and one can observe that a relatively wealthy country does not necessarily have a low population growth rate. Examples are US, United Arab Emirates, Saudi Arabia, Luxembourg, Ireland, New Zealand, Australia, Kuwait, Bahrain and more. It can also be observed that many of the more developed and thus more wealthy and educated countries, mostly in Europe, have below

    replacement fertility (Italy, Germany, Japan). Many countries with a predominant religion furthering large family size have larger population growth rates like the Arab countries.

    The following paper http://www.jstor.org/pss/2947709 concludes that

    “..that indicators of education, health, and family planning program effort have a significant independent effect on fertility” and that “No significant impact can be attributed to indicators of economic development once family planning efforts and social development indicators are held constant.”

    Yet the National Geographic January 2011 issue on “Population – 7 Billion” features the Demographic Transition Theory, though it does briefly admit that fertility in some countries has fallen dramatically without significant economic development. Bangladesh is a major example.

    As I see it, in the absence of religious or social pressures, most people would prefer smaller families as they can better provide for them. Given the education and means to control their fertility they will readily try to do so.

    In many developing countries, the ubiquitous radio is the major source of news and entertainment. The presence of only a few radio stations makes this an ideal medium for education and behavioral change. Organizations such as

    Population Media Center http://www.populationmedia.org/ and

    Population Communications International http://www.population.org/

    have been very effective on a per dollar basis in getting listeners to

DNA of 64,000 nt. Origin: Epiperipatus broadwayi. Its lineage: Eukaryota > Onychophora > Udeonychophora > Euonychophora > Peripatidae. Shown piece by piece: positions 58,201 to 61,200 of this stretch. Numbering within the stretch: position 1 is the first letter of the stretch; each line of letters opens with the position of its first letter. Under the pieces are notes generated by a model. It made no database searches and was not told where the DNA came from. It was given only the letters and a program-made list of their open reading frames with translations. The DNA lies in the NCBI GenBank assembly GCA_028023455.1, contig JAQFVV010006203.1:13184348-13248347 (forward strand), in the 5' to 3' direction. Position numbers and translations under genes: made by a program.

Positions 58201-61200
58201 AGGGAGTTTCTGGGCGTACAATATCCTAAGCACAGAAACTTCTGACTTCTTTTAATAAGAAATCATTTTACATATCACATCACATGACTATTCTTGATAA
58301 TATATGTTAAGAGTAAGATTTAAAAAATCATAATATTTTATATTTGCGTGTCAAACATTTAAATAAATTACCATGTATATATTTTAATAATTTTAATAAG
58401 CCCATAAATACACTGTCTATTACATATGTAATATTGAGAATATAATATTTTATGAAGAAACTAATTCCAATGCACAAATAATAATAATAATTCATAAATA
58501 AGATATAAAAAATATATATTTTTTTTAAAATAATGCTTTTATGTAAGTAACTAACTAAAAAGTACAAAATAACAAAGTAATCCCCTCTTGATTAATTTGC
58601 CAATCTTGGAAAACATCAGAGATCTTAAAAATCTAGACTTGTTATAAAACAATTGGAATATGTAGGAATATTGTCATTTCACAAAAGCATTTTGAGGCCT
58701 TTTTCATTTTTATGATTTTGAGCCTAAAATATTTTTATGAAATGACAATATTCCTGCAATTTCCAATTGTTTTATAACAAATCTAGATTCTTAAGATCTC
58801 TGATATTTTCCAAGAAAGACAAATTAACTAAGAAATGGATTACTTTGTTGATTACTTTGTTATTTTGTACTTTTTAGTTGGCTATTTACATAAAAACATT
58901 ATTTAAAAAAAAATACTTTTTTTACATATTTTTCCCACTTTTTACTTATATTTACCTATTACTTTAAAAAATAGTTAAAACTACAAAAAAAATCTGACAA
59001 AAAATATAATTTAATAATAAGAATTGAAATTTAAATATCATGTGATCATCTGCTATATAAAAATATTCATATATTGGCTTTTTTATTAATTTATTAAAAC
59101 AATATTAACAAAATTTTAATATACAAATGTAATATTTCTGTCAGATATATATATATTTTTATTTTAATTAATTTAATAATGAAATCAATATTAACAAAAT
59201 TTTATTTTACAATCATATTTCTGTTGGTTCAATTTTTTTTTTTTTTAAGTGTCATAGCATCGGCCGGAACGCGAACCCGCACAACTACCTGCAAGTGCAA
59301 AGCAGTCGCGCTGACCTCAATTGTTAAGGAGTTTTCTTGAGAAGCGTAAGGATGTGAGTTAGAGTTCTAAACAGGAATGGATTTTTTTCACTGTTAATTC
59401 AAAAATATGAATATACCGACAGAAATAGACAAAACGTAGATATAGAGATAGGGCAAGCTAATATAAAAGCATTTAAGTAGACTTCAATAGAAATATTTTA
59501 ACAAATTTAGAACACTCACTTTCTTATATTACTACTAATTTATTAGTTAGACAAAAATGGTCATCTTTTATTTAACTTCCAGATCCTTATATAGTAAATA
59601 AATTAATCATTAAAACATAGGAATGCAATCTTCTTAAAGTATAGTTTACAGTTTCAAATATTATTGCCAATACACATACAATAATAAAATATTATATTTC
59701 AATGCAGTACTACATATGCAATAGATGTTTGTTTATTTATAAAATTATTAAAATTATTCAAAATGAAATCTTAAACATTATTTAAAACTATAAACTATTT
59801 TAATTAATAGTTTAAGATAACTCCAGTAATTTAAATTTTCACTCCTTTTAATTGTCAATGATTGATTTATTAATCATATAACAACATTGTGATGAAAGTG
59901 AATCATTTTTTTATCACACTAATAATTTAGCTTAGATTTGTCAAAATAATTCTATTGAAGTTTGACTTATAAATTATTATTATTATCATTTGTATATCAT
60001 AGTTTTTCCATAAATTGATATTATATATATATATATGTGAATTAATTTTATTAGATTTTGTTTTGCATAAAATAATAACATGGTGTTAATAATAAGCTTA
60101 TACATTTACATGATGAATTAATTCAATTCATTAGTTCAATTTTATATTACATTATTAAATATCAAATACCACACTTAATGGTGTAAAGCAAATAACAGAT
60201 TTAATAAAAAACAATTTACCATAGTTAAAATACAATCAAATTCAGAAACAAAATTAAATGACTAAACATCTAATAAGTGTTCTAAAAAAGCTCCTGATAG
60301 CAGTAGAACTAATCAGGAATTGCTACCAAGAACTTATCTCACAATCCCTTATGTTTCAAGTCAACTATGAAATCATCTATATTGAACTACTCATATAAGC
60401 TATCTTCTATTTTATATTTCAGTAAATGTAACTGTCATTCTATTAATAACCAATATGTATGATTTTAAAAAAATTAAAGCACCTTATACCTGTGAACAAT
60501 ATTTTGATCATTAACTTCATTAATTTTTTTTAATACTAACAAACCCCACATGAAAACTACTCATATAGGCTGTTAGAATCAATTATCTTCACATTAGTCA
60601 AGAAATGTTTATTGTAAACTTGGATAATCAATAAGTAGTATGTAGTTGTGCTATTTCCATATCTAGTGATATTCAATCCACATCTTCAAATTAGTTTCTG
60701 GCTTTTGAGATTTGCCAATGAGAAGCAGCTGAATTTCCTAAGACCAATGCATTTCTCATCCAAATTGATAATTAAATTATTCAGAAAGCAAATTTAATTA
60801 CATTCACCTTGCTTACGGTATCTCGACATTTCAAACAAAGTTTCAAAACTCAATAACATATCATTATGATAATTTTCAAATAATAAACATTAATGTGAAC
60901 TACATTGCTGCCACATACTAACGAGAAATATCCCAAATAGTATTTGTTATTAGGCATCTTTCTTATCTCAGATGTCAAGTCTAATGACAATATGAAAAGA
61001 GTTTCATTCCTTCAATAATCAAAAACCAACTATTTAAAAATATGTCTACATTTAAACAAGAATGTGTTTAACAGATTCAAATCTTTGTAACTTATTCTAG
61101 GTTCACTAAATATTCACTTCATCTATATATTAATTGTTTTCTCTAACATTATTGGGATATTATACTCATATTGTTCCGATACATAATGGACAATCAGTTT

their culturally-sensitive soap operas educated on family planning

    advantages and seeking means to help them control their fertility.”

    The food availability-population growth finding from the research of Hopfenberg and Pimentel
    shows us that there is NO demographic transition, NO population stabilization, NO benign end to population growth a mere four decades from now. That is the problem with the theory, which is preternatural not scientific and descriptive not predictive. Scientific evidence directly contradicts the demographic transition theory and indicates that human population dynamics could be essentially similar to the population dynamics of other species. More food equals more human organisms; less food equals less human organisms; and no food equals no humans. Skyrocketing absolute global human population numbers in the past 65 years provide bold and unmistakeable evidence of this fact. I fear that when the explosive growth of the food supply for human consumption we have witnessed during my lifetime can no longer be sustained by a planet with the size, composition and ecology of Earth, and comes to an end much sooner than any one of us would want, I believe this relationship between food and population numbers will become much easier for the people to see. And at that future moment in space-time people are not, definitely not going to like what they are seeing, I suppose. I also believe that at that time those with responsibilities to assume and duties to perform will look back in anger and utter disbelief at what those in my not-so-great generation have overlooked and denied, for a variety of self-serving excuses.

Leave a Reply